Architecture Legend Zaha Hadid Discusses her Neofuturistic Work

Zaha Hadid. (Forgemind ArchiMedia/Flickr Creative Commons)

Zaha Hadid. (Forgemind ArchiMedia/Flickr Creative Commons)

Iraqi-British architect Zaha Hadid is a preeminent figure in her field and a pioneer in the neofuturism scene.

Her body of work is avant-garde and ultramodern, re-conceptualizing the form and functionality of buildings in rapidly developing urban locales all around the world.

Her buildings are stunning, as if they could appear in futuristic sci-fi films.

She won the Pritzker Prize in 2004, which is the most highly regarded award in the world of architecture.

Hadid gave a lecture at USC’s Bovard Auditorium Friday night, which was at full capacity. The lecture was presented by USC Visions and Voices: The Arts and Humanities Initiative and the USC School of Architecture.

The architect’s various projects involve complex, fluid space. Famous works include the MAXXI Museum in Rome, the London Aquatics Centre for the 2012 Olympic Games and Heydar Aliyev Centre in Baku. These projects were touched upon in her presentation.

The internationally renowned architect discussed her recent work and current research. As she projected early drawings of her works behind her, she talked about the intellectualizing that went into them.

She said most of her great works have been created within the last ten years.

I first heard of Hadid when I learned that she designed the striking Contemporary Arts Center back in my hometown of Cincinnati. Hadid was the first female architect to design a major U.S. museum.

One of Hadid’s structures. (Ryan Griffis/Flickr Creative Commons).

The CAC is one of the buildings she discussed during her lecture.

According to her website, Zaha Hadid Architects, the center is “conceived as a dynamic public space [and an] ‘Urban Carpet’ leads pedestrians into and through the interior space via a gentle slope, which becomes, in turn, wall, ramp, walkway and even an artificial park space.”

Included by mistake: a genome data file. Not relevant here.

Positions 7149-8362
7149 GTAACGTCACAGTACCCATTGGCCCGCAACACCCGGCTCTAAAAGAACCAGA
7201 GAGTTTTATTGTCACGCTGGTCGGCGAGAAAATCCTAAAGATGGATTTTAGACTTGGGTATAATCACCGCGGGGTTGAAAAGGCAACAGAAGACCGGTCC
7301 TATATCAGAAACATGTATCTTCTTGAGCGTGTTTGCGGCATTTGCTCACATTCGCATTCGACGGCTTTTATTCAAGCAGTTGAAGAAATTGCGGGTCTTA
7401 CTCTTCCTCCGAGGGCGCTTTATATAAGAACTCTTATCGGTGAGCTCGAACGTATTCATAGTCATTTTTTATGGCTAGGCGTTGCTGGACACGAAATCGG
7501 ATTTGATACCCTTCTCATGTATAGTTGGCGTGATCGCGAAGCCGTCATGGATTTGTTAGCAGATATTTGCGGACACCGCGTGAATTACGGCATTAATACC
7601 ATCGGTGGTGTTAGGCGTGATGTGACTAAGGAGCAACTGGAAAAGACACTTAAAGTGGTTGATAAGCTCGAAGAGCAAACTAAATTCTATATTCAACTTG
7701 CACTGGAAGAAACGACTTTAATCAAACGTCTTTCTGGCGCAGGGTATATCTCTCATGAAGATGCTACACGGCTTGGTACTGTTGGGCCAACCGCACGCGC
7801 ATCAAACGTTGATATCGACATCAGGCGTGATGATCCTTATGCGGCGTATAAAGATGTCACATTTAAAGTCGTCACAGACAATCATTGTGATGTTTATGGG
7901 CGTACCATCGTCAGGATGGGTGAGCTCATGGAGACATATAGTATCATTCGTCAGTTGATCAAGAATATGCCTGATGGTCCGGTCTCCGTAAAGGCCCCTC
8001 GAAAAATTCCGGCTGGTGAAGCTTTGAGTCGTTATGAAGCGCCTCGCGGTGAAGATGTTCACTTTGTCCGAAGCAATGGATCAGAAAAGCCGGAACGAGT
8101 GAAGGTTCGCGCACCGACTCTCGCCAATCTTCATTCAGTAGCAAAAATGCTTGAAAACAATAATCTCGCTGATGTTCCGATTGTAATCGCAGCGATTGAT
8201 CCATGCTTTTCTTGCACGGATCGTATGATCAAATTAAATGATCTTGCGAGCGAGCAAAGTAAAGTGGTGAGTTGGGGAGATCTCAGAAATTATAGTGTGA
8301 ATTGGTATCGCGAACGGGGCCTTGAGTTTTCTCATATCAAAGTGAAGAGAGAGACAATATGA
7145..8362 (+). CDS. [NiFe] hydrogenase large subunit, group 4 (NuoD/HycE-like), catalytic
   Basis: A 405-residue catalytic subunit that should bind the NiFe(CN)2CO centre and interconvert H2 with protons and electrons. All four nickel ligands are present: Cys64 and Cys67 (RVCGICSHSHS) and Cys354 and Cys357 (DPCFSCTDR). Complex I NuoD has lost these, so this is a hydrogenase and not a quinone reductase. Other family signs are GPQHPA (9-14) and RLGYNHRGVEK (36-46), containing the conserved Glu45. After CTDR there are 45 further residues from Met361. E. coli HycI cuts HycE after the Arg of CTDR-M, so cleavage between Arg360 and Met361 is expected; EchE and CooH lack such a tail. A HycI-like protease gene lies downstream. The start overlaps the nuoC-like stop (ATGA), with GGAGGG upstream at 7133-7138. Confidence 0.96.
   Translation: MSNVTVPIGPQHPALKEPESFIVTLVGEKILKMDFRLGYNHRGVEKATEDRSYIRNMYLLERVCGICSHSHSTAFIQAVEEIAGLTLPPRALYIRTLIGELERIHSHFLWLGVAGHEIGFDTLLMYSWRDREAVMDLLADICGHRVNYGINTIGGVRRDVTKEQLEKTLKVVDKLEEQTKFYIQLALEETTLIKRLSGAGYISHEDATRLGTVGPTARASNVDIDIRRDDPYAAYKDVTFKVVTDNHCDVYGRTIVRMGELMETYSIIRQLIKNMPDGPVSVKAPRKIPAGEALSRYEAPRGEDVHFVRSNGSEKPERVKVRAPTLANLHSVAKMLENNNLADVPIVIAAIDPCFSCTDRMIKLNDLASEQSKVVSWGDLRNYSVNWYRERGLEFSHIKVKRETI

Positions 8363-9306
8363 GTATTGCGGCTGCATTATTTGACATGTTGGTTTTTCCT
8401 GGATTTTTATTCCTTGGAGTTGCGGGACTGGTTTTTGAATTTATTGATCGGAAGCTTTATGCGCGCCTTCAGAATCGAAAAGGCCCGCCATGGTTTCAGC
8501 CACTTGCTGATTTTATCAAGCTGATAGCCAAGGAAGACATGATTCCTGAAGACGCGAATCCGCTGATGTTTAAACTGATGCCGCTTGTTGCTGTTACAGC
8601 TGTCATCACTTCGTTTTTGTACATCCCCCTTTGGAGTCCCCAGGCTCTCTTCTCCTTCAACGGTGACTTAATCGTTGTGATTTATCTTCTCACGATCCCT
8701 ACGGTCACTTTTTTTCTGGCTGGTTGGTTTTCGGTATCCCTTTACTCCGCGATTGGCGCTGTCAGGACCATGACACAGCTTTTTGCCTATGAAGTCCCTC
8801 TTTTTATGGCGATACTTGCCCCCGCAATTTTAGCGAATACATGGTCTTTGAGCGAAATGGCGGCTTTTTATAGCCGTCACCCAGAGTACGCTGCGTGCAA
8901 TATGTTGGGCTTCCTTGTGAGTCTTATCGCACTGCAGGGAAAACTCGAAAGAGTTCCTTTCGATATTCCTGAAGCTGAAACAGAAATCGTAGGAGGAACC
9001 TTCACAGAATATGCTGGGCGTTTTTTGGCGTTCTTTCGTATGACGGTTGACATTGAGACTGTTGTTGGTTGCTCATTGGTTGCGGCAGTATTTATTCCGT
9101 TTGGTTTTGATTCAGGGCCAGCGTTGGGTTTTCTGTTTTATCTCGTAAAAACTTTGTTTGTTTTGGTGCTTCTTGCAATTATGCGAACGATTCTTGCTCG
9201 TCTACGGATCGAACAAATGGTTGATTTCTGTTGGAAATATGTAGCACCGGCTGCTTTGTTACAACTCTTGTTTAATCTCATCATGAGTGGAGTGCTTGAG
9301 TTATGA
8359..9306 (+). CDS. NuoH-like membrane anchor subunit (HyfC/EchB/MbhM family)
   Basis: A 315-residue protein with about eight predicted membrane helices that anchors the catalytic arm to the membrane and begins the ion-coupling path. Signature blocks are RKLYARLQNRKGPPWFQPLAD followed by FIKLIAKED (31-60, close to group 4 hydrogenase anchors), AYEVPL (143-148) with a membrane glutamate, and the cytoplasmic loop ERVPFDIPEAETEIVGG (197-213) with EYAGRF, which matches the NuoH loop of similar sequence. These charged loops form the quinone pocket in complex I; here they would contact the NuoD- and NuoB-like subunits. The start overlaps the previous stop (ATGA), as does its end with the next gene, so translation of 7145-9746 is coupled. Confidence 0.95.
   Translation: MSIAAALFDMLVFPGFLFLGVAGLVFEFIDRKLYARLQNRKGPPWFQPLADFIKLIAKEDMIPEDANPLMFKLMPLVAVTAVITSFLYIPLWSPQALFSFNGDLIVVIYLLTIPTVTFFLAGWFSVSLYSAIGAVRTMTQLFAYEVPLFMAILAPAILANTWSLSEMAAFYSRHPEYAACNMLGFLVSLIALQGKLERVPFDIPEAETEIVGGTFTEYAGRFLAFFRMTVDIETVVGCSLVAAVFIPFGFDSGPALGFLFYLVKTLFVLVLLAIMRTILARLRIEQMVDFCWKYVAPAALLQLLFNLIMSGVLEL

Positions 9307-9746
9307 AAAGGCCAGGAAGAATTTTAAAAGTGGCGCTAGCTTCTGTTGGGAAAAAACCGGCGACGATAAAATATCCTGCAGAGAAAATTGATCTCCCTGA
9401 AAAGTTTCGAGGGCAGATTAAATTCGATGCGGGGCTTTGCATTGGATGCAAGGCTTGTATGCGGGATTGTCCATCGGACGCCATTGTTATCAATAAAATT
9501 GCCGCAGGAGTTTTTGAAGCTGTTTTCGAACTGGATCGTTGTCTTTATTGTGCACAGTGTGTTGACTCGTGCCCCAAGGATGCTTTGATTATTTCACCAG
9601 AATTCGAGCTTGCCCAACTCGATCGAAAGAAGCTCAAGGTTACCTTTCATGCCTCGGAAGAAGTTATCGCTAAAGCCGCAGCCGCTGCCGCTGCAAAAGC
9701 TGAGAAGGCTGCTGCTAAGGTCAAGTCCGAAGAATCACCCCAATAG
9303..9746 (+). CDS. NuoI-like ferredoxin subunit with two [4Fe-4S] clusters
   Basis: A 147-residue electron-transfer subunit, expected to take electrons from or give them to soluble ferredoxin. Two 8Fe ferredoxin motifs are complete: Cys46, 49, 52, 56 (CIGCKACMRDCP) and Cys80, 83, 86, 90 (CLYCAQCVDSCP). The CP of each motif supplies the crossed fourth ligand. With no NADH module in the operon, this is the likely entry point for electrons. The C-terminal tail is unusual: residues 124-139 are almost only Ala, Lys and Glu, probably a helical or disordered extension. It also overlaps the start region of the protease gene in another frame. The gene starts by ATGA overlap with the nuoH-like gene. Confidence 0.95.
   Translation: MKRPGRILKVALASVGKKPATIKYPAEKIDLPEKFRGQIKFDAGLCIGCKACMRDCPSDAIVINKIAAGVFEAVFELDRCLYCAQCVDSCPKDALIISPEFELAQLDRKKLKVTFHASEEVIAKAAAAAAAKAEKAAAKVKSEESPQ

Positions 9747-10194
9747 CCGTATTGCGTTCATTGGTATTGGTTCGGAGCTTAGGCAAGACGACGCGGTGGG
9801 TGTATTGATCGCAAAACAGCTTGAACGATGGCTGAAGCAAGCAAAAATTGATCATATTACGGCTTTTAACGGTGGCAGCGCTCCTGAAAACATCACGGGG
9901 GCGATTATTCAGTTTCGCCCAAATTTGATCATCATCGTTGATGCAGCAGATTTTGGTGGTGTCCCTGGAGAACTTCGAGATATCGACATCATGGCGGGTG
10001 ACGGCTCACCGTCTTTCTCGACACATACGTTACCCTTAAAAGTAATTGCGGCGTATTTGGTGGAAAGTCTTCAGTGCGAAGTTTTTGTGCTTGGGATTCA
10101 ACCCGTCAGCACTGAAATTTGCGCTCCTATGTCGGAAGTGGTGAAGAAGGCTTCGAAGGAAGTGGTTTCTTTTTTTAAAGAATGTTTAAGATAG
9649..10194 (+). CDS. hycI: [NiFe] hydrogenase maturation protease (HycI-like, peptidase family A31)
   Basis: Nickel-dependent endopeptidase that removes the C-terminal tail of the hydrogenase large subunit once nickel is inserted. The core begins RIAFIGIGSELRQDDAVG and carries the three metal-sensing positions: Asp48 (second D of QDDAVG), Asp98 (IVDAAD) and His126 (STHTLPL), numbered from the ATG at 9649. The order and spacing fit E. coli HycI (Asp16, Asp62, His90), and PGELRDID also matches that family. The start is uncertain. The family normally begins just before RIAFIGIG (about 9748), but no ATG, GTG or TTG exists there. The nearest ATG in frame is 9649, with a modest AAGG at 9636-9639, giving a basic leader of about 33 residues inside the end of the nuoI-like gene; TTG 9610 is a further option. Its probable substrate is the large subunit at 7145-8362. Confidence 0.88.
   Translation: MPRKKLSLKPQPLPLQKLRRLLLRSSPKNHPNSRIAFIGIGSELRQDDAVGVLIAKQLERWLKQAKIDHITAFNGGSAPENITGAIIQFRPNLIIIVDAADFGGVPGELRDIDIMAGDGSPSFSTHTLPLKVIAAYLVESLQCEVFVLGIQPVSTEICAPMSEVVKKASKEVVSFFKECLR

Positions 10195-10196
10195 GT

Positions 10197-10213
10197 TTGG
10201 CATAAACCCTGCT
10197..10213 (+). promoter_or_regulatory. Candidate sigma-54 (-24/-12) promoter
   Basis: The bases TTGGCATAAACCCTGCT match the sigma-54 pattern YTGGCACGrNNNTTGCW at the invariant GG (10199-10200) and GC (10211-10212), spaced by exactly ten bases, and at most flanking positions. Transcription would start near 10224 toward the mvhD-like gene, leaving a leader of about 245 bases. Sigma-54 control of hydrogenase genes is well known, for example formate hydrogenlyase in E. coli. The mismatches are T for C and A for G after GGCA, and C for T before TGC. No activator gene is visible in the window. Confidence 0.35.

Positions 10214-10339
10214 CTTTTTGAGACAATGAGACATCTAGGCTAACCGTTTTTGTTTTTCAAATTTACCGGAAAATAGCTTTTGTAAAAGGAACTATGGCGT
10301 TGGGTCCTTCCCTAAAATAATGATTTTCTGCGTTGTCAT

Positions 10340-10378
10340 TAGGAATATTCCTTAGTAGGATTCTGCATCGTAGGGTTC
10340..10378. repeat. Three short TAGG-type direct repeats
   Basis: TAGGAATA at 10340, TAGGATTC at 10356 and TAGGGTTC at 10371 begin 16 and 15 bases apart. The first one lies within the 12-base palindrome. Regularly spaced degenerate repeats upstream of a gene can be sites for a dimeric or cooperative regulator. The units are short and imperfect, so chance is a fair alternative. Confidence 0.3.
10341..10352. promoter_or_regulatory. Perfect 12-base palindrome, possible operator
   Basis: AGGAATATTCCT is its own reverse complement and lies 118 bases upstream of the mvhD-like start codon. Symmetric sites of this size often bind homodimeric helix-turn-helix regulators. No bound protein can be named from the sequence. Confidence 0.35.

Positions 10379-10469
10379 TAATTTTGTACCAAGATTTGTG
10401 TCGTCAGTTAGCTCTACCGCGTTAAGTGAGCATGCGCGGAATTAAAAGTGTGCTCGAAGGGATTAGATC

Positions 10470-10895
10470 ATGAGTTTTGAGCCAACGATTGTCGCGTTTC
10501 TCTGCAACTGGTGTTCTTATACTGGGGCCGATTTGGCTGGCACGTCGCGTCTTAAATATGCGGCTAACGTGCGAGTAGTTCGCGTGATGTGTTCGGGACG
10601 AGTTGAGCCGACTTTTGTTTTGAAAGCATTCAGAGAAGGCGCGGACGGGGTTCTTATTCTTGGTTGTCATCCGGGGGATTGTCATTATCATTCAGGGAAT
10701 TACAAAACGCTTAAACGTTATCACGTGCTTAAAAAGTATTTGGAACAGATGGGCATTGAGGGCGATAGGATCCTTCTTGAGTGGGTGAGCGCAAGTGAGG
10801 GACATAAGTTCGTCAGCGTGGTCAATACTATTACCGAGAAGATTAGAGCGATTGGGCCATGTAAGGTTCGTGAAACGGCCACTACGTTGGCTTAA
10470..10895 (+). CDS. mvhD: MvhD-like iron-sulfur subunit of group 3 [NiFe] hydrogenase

This museum was her first U.S. project.

A few of her other notable works include the Bergisel Ski Jump in Austria, Ordrupgaard Museum in Denmark, Bridge Pavillion in Spain and the Guangzhou Opera House in China.

Hadid was full of humor, making wry remarks throughout. An example is when she recalled the “crazy house” she designed for a Russian man.

“He bought land next to Putin,” she said, as laughter filled the auditorium. “The trees [around the house] are amazing.”

She said that the structure is essentially two houses connected by an elevator.

“He’s very fit and all of his girlfriends are fit,” she joked. “Upstairs is for sleeping and downstairs is… other activities.”

Hadid injected this humor into other aspects of the lecture as she discussed moving away from rigid grids, civic space and civic zones, large building clusters and how most of her work was done through competition rather than commission.

The architect is currently working on the high-speed train station in Naples, the CityLife masterplan and tower in Milan, the Grand Theatre in Rabat and the New National Stadium in Tokyo.

She is also working on big master-planning projects in Beijing, Bilbao, Istanbul and Singapore, according to the Visions and Voices website.

Click here for the Storify on Zaha Hadid’s Work and USC Lecture.

Originally written for Neon Tommy: CLICK HERE FOR THE STORY.

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